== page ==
A neuropsychological evaluation is a series of tests that evaluate how a patient is doing in mental and physical aspects of life like:
intelligence, executive functions (such as planning, abstraction, conceptualization), attention, memory, language, perception, sensorimotor functions, motivation, mood state and emotion, quality of life, and personality styles – med.unc.edu
For me it was a pretty generalized test to evaluate how I am doing after having epilepsy for three plus years. Having seizures can damage the brain, and in my case having unsuccessfully treated epilepsy has done some damage. But, before I get to my results let me explain what this experience is like.
I have to say this was unlike any other test I have gone through. Honestly, I would rather have traded this experience for 5 more EEGs. I have nothing against this type of test, it was very informative and the psychologists were very nice and helpful. I just wish I had done one of these years ago so I could have established my own baseline. But, it was exhausting and frustrating. That’s the nature of the test.
First of all, I had to schedule this 3 months in advance and completely forgot that I had to go until they emailed me a few days prior. They are busy, and it was no exception when I was in their waiting rooms. I saw so many different people from all walks of life from the moment I walked in to when I walked out. It was very different from my neurologists waiting room.
Starting with the paperwork, they have you sign a waiver saying they are not responsible for any stress they may put on you. I, of course, signed it because at that point I was just curious. And then it goes on to say things about how this is their job, you signed up for this and your doctor agrees that this is whats best. All to make sure you understand that they have to do this.
After that I was given a pretty standard questionnaire. The moment you get that questionnaire they are watching you, and read your answers right away once they sit you down for the first part. Which is answering questions about where you are in life, how you handle certain situations, if you feel like your quality of life has gone down etc. They range from “I have trouble doing the dishes” to “I find it difficult to do everyday tasks that require me to walk”. I would say there were approximately 20-30 of those to answer on a scale of 1-4; 1 being “not at all” to 4 being “a lot”. Basically, they want to know the specific areas of your life that are no longer what they used to be due to your illness.
For me my areas of struggle were short-term memory issues, doing the dishes without breaking them, dropping things more than normal, holding a proper job because of the effect stress has on my overall health, handling stress, sleep/insomnia which leads to oversleeping.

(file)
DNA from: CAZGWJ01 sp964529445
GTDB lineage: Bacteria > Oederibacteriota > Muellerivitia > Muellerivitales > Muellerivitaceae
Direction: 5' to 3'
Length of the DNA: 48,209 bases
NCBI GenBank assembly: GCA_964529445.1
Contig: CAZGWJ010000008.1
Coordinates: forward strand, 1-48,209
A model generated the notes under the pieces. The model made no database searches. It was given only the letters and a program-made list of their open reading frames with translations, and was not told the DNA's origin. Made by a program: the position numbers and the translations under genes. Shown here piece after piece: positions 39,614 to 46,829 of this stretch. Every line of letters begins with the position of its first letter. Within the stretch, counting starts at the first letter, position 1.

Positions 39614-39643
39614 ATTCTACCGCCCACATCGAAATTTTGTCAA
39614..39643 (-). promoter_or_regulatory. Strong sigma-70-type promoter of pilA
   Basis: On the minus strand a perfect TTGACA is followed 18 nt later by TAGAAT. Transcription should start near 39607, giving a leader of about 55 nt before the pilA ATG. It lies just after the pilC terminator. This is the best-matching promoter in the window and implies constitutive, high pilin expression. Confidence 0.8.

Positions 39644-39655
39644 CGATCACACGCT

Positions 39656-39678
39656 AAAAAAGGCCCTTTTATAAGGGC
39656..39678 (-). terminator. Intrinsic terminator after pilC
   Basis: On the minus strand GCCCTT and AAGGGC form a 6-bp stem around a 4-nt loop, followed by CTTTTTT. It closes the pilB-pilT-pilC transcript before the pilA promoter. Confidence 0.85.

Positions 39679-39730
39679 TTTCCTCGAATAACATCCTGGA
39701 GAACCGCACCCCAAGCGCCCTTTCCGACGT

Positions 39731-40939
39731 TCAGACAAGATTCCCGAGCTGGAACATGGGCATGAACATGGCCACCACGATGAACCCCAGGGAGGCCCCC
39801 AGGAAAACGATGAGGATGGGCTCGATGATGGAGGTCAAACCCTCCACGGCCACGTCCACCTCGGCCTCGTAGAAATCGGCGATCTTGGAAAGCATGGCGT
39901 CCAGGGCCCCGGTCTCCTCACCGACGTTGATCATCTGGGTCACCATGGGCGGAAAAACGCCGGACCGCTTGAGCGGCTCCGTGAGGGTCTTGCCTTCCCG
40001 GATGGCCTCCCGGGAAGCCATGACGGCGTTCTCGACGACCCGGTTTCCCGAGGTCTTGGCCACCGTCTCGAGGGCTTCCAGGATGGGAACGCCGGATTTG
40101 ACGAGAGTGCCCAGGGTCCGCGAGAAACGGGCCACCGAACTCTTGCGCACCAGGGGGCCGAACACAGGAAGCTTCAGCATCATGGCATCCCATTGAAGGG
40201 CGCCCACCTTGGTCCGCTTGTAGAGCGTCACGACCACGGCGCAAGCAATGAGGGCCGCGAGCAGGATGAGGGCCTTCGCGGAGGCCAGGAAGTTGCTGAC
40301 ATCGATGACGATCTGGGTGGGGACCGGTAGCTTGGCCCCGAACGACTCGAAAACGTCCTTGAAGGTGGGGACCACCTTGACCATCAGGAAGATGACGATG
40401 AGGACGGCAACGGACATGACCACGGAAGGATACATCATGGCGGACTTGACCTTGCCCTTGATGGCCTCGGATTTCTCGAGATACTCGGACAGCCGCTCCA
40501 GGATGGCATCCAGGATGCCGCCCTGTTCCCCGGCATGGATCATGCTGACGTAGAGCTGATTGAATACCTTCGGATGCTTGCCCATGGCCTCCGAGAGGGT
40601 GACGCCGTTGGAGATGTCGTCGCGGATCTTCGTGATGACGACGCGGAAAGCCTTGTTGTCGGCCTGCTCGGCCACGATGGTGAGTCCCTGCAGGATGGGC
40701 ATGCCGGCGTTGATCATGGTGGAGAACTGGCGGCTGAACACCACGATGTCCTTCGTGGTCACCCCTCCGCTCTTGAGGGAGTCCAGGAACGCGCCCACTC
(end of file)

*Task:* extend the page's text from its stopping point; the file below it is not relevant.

After the questions with the two psychologists one left the room and the writing portion started. This is where things go pretty fast so I will try to detail as much as I remember, but I will probably forget a few things that happened. I just want you guys to get the over all gist of it so that you feel more prepared if you have to get one of these done. They did not tell me what we would be doing or how long it would take. The one detail they did tell me was that my results would be compared to a baseline of people my gender, age and education background in order to see where I am lacking etc.
The writing was quick, and now that I look back I think it was more memory than writing. What I was required to do was she held up a paper with for shapes on it and held it up for 10 seconds. After that I had to draw them from memory in order as accurately as possible. So, we did that for a bit. It took me a few times to get it down but after the 3-4 time looking at it for 10 seconds at a time I got it down.
Then, we moved on to my worst nightmare. She read off a list of approximately 20 words, once. I had to repeat them back to her. And it kept going and going and going and you get the idea. Endless nightmare. I could probably get a few, my average was remember around 4-5 words off that list of 20. It was repeated a total of 5 times. And then between this 4th and 5th time she read off of a different list that was longer and I barely got through that one. After that, she asked me to go back to the previous list and remember as many of those.I struggled the most with this one. I definitely felt myself getting frustrated, but I reigned in the anger and just let it happen.
Finally, the crappy word part was over. Now we did a pattern/numbers/counting (I have no idea what to call most of these) type of test, she would show a paper with a bunch of dots on it and I had to count them and say how many were on the paper. Luckily, they were arranged in patterns for the most part which made it easy and went by fast. Then, the finger tap test happened.
By finger tapping I mean there was a clipboard with a little trigger and a counter next to it. With my index fingers on both hands (we switched back and forth from right to the left) I had to tap it as many times as I could within 30 seconds. That went on for a few minutes and was as annoying as you would think. Which I think might be part of the point of that test. Everything is meant to test your limits physically, mentally and emotionally.
After that I was moved into another room with the other psychologist. This room was weird, there was a desk, two chairs and some things on the desk that only pertained to the tests. Other than that, not a single poster, decoration or window. This room was so blank and uncomfortable it really got to me after a bit.
This room is where the remainder of the tests were held. These tests had a lot to do with visual tasks and numbers with some auditory/speaking sprinkled in. One test required me to place a set of 9 small blocks in a pattern that was shown as an example on a paper. That went on for a bit, just copying what was shown. Then we moved onto visual puzzle questions. A shape like a rectangle or circle would be shown at the top and 6 options of the partial shape placed below. From those 6 options you had to choose 3 to make up the shape above, not 2, not 4, but 3. That went on until we completed about 10 that were in a book. I felt that I did decently on that one.